Silence is agreement, and thereafter the law is enacted, but unknowingly, activists are creating their own silence while thinking that they are doing otherwise. The Queens Loyal Opposition is your voice but your voice must be undeniably that of the majority. If you live in a small town, you cannot have the government work for you at any level unless you can prove that the local authority has ignored your majority and lawful order; petition.
            The only purpose of town halls and street performances is to gather public awareness to the petition so that the public may find it, sign it, and be of one voice of majority. If this does not happen, you are then the minority, you are silent, and the Bill is passed into Law. The public continuously fail and yet they always follow the exact same recipe of failure yet expecting a different result; the result is the same; they are never heard by government. The public does not know how to be heard and were never taught how to be heard owing to our failing education system but that does not mean that there isn’t a way.

          • Denise

            I don’t disagree that patents are very relevant!
            What I meant to say and I think I said it ,fairly clearly, in my post to Warren Lauzon, was that patents were not an big issue or “problem” until Monsanto and their ilk
            got their hands on GMO seed biotechnology and realized they could patent this new pesticide -resistant GMO seed and use it to dominate seed sales. They did a fine job of convincing the farmers that this would make their lives easier and that this was the next big step in “modern farming practices”.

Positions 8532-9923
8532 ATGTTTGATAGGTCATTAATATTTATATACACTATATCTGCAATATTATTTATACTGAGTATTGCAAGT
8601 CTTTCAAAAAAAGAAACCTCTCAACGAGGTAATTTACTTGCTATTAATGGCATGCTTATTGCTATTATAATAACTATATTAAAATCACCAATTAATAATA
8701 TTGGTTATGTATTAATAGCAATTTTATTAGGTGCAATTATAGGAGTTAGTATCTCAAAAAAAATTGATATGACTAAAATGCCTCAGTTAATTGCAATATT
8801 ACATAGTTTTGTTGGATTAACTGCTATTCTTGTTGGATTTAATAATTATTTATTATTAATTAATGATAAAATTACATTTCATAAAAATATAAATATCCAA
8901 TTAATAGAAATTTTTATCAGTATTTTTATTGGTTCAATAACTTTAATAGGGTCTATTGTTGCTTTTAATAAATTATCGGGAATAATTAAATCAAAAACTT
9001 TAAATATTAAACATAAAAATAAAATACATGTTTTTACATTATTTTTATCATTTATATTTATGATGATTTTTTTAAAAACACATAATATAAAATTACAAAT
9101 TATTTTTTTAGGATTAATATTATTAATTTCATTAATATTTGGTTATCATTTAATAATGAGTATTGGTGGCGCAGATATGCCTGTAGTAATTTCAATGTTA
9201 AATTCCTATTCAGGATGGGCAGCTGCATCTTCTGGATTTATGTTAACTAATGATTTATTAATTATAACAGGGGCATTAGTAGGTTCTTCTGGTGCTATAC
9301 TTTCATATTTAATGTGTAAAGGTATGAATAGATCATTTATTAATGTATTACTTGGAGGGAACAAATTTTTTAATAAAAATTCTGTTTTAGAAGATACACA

You are right about how democracy slips away. Manitobans need to wake up, right now! When good people fail to speak up, bad things happen. Bad things are happening in Manitoba.
            There’s a lot of hand wringing going on, in the rural areas, but only a small group of Manitobans are carrying the heavy load of taking action and trying to prevent the removal of rural residents’democratic rights, by the Brian Pallister’s PC government.
            The PC government calls it “loosening the red tape” (Bill19) to enable the hog industry ,which is dominated by Hylife and Maple Leaf Foods, to expand and build ‘more than’ two hundred and fifty new hog barns, mostly in southern Manitoba and slaughter more hogs.
            They want to reduce the conditions in place, for building barns and the path for rural residents’ to oppose the construction of these barns, near them.
            In other words, they are planning to take away neighbours and communities’ democratic rights with Bill19.
            The hog industry wants the important regulations to be relaxed, such as distance of new hog barns from neighbours, proper lagoon covers , hog slurry treatment and spreading amounts and times, controls on toxic hydrogen sulfide,methane, ammonia etc.( they want to continue polluting air and water) and standard fire codes and regulations. They are such a bother and expense.
            The Pallister government is accommodating them.

            The residents of the city of Winnipeg (1 million plus)do not care all that much about what goes on in rural Manitoba. It really doesn’t affect them that much, they think!
            They do care about Lake Winnipeg, however, which is dying from pollution. Winnipeggers love their beaches. That might activate them!
            It’s a bad situation.

          • Harold